Should I worry about circular references in Python?

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Question :

Should I worry about circular references in Python?

Suppose I have code that maintains a parent/children structure. In such a structure I get circular references, where a child points to a parent and a parent points to a child. Should I worry about them? I’m using Python 2.5.

I am concerned that they will not be garbage collected and the application will eventually consume all memory.

Asked By: bodacydo

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Answer #1:

“Worry” is misplaced, but if your program turns out to be slow, consume more memory than expected, or have strange inexplicable pauses, the cause is indeed likely to be in those garbage reference loops — they need to be garbage collected by a different procedure than “normal” (acyclic) reference graphs, and that collection is occasional and may be slow if you have a lot of objects tied up in such loops (the cyclical-garbage collection is also inhibited if an object in the loop has a __del__ special method).

So, reference loops will not affect your program’s correctness, but may affect its performance and/or footprint.

If and when you want to remove unwanted loops of references, you can often use the weakref module in Python’s standard library.

If and when you want to exert more direct control (or perform debugging, see what exactly is happening) regarding cyclical garbage collection, use the gc module in Python’s standard library.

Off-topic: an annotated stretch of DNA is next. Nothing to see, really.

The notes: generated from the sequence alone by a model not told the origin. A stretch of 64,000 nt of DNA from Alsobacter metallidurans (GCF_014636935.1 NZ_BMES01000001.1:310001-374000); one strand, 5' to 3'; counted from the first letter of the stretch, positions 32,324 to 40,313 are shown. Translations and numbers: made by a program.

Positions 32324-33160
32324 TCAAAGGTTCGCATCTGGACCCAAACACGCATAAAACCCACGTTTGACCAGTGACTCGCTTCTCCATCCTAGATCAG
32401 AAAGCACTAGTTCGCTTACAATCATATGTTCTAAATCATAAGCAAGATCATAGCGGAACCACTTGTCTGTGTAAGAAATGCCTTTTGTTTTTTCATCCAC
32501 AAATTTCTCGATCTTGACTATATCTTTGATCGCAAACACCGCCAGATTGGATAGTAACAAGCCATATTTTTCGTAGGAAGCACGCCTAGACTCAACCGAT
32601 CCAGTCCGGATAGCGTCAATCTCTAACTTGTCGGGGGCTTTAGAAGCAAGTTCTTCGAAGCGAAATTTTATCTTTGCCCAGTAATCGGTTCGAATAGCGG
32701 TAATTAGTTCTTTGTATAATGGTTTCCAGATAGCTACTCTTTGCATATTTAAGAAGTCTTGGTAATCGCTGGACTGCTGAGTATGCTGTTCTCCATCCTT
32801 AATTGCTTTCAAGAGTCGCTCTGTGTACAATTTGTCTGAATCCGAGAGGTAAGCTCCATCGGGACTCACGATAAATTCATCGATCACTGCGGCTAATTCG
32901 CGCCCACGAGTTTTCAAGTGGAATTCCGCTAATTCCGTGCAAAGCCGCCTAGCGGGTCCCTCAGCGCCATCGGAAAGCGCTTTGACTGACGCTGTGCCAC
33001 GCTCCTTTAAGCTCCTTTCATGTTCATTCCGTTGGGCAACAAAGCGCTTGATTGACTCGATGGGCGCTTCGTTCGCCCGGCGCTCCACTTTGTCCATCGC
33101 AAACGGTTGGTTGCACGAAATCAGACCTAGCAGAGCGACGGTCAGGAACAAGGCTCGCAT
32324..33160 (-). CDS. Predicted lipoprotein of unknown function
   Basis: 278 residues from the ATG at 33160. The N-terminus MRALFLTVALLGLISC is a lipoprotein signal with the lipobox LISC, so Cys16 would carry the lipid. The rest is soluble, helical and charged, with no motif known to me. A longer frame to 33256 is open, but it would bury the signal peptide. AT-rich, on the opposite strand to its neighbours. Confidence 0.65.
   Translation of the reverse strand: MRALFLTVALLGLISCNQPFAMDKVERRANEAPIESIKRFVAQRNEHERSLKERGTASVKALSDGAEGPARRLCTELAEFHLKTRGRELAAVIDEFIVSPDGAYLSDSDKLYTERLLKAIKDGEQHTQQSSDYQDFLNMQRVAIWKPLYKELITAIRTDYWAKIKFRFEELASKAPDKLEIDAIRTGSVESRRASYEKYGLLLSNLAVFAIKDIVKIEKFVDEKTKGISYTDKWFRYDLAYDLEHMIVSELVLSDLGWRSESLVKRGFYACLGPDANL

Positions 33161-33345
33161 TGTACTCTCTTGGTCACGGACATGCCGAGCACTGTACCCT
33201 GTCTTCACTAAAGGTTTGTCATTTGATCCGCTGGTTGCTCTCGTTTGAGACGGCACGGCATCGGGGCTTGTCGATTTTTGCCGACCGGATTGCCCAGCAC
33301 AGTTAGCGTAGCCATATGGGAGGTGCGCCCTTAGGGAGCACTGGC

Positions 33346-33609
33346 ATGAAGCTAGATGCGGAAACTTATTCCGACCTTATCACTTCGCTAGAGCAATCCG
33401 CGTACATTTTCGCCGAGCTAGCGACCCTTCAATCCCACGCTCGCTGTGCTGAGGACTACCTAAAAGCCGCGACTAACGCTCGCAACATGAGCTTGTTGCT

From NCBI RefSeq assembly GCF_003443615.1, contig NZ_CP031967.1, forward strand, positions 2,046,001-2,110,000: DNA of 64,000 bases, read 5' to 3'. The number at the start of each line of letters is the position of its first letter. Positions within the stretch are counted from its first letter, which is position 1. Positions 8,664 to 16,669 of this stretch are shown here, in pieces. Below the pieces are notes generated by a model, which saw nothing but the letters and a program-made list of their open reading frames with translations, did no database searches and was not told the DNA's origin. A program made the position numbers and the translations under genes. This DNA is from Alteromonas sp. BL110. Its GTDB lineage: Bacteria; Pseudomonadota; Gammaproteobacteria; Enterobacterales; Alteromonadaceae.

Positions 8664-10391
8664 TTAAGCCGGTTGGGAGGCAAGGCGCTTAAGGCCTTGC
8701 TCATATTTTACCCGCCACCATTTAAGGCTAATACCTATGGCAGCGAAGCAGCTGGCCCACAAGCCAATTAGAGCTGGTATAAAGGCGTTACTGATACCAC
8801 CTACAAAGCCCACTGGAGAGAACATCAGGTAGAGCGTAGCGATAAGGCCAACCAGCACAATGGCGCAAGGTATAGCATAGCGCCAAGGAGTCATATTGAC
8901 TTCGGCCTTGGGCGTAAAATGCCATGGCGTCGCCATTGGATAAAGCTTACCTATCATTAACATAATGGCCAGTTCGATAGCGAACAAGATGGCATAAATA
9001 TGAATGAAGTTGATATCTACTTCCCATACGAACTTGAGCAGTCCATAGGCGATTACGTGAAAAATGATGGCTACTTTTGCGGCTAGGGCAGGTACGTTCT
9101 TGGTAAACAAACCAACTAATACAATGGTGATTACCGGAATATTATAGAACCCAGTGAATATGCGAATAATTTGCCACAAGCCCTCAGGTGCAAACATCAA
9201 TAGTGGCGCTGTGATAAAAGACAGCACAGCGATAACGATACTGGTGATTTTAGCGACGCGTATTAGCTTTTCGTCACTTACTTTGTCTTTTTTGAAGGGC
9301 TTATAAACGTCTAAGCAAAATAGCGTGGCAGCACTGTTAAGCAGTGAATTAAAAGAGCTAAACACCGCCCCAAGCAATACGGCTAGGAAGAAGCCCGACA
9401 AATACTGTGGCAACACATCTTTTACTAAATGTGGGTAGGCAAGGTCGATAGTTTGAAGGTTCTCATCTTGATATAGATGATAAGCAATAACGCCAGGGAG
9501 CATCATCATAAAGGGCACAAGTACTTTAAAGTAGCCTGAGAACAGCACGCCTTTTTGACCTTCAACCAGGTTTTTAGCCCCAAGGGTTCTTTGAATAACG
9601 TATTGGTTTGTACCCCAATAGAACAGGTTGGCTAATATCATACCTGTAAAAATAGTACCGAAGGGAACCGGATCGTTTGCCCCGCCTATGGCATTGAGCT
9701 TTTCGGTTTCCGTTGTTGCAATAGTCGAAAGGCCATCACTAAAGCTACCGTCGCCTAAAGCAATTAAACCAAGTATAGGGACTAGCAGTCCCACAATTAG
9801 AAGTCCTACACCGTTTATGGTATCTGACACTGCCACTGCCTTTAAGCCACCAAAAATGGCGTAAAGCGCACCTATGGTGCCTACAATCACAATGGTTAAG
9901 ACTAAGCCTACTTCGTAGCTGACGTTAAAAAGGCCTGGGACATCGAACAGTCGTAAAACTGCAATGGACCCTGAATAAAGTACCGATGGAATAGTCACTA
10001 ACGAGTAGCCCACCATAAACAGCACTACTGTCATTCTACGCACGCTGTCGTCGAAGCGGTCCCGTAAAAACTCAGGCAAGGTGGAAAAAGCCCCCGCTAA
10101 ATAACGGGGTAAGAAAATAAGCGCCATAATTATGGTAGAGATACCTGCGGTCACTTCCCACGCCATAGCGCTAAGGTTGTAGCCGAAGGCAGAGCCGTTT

Answered By: Alex Martelli

Answer #2:

Experimentally: you’re fine:

import itertools

for i in itertools.count():
    a = {}
    b = {"a":a}
    a["b"] = b

It consistently stays at using 3.6 MB of RAM.

Answered By: cobbal

Answer #3:

Python will detect the cycle and release the memory when there are no outside references.

Answered By: Ned Batchelder

Answer #4:

Circular references are a normal thing to do, so I don’t see a reason to be worried about them. Many tree algorithms require that each node have links to its children and its parent. They’re also required to implement something like a doubly linked list.

Answered By: Colin

Answer #5:

I don’t think you should worry. Try the following program and will you see that it won’t consume all memory:

while True:
    a=range(100)
    b=range(100)
    a.append(b)
    b.append(a)
    a.append(a)
    b.append(b)
Answered By: douglaz

Answer #6:

There seems to be a issue with references to methods in lists in a variable. Here are two examples. The first one does not call __del__. The second one with weakref is ok for __del__. However, in this later case the problem is that you cannot weakly reference methods: http://docs.python.org/2/library/weakref.html

import sys, weakref

class One():
    def __init__(self):
        self.counters = [ self.count ]
    def __del__(self):
        print("__del__ called")
    def count(self):
        print(sys.getrefcount(self))


sys.getrefcount(One)
one = One()
sys.getrefcount(One)
del one
sys.getrefcount(One)


class Two():
    def __init__(self):
        self.counters = [ weakref.ref(self.count) ]
    def __del__(self):
        print("__del__ called")
    def count(self):
        print(sys.getrefcount(self))


sys.getrefcount(Two)
two = Two()
sys.getrefcount(Two)
del two
sys.getrefcount(Two)
Answered By: Finn Årup Nielsen

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